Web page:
Mic Output Impedance/Preamp Inpit Impedance

Discussion in 'Pro Audio' started by Haolemon, Mar 14, 2006.

  1. Haolemon

    Haolemon Guest

    I can't recall what the optimal ratio for this is. The question has
    come up in connection with the LoZ switch on a Fearn VT-2 and the use
    of certain transformerless mics. The ones I interested in are:

    Gefell UMT70S 150 ohms
    Gefell M300 100 ohms
    Schoeps CMC6 50 ohms

    I will certainly see what sounds best, but wanted to know the
    theoretical answer as well.

    Haolemon, Mar 14, 2006
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  2. Haolemon

    Paul Stamler Guest

    The Gefell mics will all want to see an input impedance of at least 1k.

    The Schoeps may have some issues, though, because the Fearn's input
    transformer may get some upper-frequency peaks if it's driven by that low an
    impedance. I don't know how Schoepses perform into lower impedances.

    Paul Stamler, Mar 14, 2006
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  3. Haolemon

    RD Jones Guest

    There is an old guideline of 10:1 (or higher) ratio of source
    impedance to load but with modern transformerless electronics
    it has become a trivial issue.
    Also be aware that many manufacturers published "rated"
    impedance may not be either the actual source measurement
    or intended load.

    RD Jones, Mar 14, 2006
  4. Haolemon

    David Satz Guest

    Haolemon, this is a bit tricky because with many preamps it isn't a
    question of an optimal ratio--while in other cases the situation might,
    conversely, be looked at in such terms.

    Microphones are designed to act as voltage sources, not power
    amplifiers, so to avoid adverse loading effects (reduced headroom,
    unnecessary reduction of sensitivity, etc.) they should be loaded with
    an impedance that is at least five (preferably ten or more) times their
    own output impedance. For transformerless condenser microphones such as
    your Schoeps CMC series, this is a simple matter. Their output
    impedance is very low and is essentially resistive in character, so
    nearly any existing preamp input will have high enough impedance so as
    not to present a "problem load" to the microphone as such. Even
    condenser microphones with output transformers (at least the ones from
    the more serious manufacturers) are relatively uncritical as to
    loading; 1 kOhm or higher will generally be just fine.

    With some other types of microphone, e.g. ribbons, the rated output
    impedance may not be maintained at all audio frequencies. As an
    example, the Royer SF-1 has a 300 Ohm output impedance across most of
    the audio band, but near its resonant frequency (which is low), that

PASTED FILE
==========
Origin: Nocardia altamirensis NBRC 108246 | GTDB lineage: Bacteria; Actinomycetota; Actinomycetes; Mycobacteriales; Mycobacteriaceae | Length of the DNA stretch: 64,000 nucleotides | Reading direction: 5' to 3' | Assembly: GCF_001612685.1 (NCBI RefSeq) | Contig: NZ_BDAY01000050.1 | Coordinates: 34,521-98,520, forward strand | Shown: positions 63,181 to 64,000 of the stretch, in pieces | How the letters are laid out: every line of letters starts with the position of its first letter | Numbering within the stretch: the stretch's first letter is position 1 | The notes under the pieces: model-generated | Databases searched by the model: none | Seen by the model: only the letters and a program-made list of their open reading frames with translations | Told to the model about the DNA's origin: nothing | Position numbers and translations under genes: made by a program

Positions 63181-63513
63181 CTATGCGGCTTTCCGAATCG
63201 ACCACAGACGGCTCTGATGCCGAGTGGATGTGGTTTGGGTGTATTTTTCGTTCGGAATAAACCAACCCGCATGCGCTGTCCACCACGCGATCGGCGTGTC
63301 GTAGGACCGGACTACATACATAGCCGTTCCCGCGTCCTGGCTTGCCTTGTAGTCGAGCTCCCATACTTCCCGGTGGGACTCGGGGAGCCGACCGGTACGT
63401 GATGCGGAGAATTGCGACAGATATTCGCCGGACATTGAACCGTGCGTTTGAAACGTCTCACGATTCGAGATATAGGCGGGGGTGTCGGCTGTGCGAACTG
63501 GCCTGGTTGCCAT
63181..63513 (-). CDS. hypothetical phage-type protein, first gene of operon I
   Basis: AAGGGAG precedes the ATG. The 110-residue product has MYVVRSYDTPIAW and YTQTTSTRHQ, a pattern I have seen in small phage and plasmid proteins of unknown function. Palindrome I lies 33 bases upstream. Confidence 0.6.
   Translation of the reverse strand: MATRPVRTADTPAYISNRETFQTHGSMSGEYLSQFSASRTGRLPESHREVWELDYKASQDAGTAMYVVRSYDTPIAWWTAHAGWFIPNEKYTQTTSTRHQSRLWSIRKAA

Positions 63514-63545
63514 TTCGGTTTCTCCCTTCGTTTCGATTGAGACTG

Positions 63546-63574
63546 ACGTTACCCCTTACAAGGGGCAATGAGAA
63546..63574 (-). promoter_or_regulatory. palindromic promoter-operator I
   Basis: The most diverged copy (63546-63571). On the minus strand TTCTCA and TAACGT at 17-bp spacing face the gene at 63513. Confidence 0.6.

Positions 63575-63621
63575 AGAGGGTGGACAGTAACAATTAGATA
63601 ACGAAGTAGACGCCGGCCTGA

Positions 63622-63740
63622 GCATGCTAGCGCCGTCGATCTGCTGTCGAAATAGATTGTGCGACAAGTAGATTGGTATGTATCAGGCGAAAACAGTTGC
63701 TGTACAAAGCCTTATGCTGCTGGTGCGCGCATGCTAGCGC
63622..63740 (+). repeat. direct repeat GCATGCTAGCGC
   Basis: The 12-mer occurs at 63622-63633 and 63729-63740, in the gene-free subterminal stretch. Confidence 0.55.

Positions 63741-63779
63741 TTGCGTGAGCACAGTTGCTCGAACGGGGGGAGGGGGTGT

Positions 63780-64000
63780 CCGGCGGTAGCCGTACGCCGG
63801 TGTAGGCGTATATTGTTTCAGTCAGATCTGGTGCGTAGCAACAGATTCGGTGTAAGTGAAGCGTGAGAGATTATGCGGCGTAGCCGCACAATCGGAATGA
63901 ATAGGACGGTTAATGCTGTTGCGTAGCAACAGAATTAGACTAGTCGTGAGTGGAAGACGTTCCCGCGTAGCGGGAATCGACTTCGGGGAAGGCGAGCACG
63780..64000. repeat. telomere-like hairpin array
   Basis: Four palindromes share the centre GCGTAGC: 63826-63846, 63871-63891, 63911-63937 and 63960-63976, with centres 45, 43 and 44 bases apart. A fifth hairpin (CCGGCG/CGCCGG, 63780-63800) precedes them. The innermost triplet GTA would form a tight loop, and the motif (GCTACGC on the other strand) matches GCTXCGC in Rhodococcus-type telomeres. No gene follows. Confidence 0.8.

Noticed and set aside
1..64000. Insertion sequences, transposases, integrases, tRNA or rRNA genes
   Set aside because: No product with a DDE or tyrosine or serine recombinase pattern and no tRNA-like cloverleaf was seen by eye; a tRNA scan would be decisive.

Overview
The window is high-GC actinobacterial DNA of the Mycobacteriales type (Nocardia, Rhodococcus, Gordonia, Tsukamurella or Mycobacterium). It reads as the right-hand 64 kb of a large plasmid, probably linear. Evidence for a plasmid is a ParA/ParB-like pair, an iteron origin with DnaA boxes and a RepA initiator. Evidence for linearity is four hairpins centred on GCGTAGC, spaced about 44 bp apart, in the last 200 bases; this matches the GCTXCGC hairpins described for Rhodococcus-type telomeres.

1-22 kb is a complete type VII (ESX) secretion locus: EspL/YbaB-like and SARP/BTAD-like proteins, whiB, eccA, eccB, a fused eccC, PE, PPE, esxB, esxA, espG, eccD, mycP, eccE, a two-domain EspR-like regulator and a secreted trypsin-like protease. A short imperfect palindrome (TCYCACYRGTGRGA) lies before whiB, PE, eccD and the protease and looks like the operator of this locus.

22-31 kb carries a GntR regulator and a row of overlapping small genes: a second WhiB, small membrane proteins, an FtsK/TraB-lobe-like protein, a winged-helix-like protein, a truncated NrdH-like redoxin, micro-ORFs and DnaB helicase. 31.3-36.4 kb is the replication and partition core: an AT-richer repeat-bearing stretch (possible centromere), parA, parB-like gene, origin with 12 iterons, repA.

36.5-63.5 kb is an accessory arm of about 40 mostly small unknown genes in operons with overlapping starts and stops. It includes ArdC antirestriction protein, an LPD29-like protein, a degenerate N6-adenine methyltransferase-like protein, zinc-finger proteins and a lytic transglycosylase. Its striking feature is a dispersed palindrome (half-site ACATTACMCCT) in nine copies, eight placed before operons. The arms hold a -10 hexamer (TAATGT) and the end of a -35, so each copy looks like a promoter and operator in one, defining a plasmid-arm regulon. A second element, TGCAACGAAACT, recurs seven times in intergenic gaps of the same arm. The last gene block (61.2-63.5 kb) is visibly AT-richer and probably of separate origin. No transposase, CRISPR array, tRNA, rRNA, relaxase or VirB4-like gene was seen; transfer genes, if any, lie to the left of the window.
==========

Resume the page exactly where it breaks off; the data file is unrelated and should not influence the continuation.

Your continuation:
impedance zooms up above 1 kOhm. So that can be one aspect of the
    situation to think about--though not with the particular mikes which
    you listed.

    Where the situation becomes more complicated yet again is that you may
    also have to consider the particular preamp input and the limits which
    it may impose on the situation. Some preamps have input transformers
    with rather large turns ratios, e.g. 1:15 or even 1:20. These preamps
    have a tendency to vary in their frequency response depending on the
    particular impedance which is driving that input. In extreme cases
    there can be severe peaks or rolloffs in the top octave or two (or in
    some cases, an octave or so above the audio band). When a sharp peak is
    the result, this can even lead to oscillation or parasitic ringing. Not
    coincidentally, this type of input circuit is also more vulnerable to
    response variations when long microphone cables are used.

    For that type of preamp, there is a more or less narrow range of
    microphone-and-cable impedances in which the response will be
    acceptably flat. It is probably most likely (note the necessary weasel
    words!) that this will be about 150 Ohms, but it's not possible to say
    in general what that range will be for all such preamps since each one
    has a different input circuit. You have to find this out specifically,
    e.g. by measuring with a test head or sending signal from a
    low-impedance generator through a variety of series resistors.

    For preamps in which the input transformer has a more moderate voltage
    step-up ratio, this variability is correspondingly less and the range
    of driving impedances that produces an acceptable frequency response
    will be correspondingly broader. For transformerless preamps with input
    impedances that are high enough, such as the Millennia Media HV-3
    series or the Sonosax SX-M2, this set of issues essentially doesn't
    exist at all. (That's one reason I like them.)

    Of course, given the irrationality and ignorance in this field, some
    people actually prefer preamps that have unpredictable interactions
    with microphone and cable impedance. When these interactions produce
    audible variations in frequency response, the owners congratulate
    themselves on having found a preamp "so sensitive that it can resolve
    the difference between two cables"! Of course, from an engineering
    perspective, one might equally well say that the preamp is vulnerable
    to cable characteristics that wouldn't have to have audible side
    effects at all, if the input circuit had been designed properly.

    --best regards
    David Satz, Mar 14, 2006
  5. Haolemon

    Mark Guest

    Of course, given the irrationality and ignorance in this field, some

    Very well said!!!!!

    Mark, Mar 15, 2006
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